PCR vs Virgin Resin Battle Continues but PCR Receives Help from Governments

Date: April 5, 2024

Source: Plastics Recycling Conference

At the recent Plastics Recycling Conference, industry experts discussed the ongoing challenges faced by recyclers in the post-consumer resin (PCR) market, emphasizing the need for increased demand to counteract these obstacles. Competition with virgin resin, a mismatch between supply and demand expectations, and international economic trends are significant factors impacting the PCR business. However, solutions such as recycled content legislation, long-term contract negotiations, and innovative uses of PCR could help address these issues. Speakers highlighted the large influx of imported scrap PET into the U.S. and the global oversupply of low-cost virgin resin, particularly from China, as contributing to the competitive pressures on U.S. reclaimers. Currently, resin has a much higher consumer demand due to its price and availability, however that could soon change, due to increasing policy pressure from governments across the globe.

Recycled content mandates in states like California, Washington, New Jersey, and Connecticut are seen as crucial policies to ensure consistent demand for PCR, with New Jersey's recent law cited as a market-shaping example. Extended producer responsibility (EPR) laws with eco-modulated fees can also drive PCR demand by incentivizing companies to use more recycled content to reduce their EPR-related fees. Despite record-high demand for PCR, speakers noted that market realities are not reflecting this trend, with recyclers competing against increased production and lower costs of virgin resin. Virgin resin remains the cheapest option for most industrial uses, whereas PCR, due to the costs associated with the recycling process, is relatively expensive.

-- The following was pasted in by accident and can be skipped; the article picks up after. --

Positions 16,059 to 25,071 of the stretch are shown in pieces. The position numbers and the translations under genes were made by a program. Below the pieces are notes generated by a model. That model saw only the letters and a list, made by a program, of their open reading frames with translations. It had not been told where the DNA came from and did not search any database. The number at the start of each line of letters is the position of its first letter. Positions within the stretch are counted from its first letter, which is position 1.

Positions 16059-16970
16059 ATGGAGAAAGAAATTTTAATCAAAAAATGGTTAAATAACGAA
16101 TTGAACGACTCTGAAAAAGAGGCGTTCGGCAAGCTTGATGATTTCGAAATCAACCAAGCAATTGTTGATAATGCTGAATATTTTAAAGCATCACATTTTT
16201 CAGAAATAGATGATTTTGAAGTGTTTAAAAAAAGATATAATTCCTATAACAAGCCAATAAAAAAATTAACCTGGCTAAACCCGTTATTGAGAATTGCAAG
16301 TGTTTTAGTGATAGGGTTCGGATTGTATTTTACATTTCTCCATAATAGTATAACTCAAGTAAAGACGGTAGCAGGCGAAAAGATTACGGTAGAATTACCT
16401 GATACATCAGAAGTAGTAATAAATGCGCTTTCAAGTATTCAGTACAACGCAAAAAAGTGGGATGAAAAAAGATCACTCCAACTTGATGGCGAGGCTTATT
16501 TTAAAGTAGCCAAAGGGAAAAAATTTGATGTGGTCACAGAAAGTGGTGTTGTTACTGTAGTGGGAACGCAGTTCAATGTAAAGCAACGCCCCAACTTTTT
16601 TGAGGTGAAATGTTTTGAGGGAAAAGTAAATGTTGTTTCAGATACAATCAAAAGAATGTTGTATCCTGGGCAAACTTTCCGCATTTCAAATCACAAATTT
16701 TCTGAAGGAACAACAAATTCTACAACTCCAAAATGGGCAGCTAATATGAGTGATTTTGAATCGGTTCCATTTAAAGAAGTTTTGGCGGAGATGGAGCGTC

To stabilize the PCR market, speakers suggested that the industry needs to explore solutions across the supply chain, including transitioning from spot contracts to longer-term contracts to create "mandated demand." Brand representatives expressed challenges in sourcing PCR that meets their specifications, often resulting in the need to import materials. However, there is potential for creative solutions to incorporate more recycled content into products, as demonstrated by Berry Global's efforts with can liners, shrink film, mailers, and industrial containers. Ultimately, while EPR laws and other government imposed policies/incentives are doing a great deal to increase demand for PCR, reducing the price of PCR through investments in recycling infrastructure is still very much needed. Thus, EPR policies will need to work in conjunction with said investments, if governments want to truly reach their sometimes lofty recycling rate targets.

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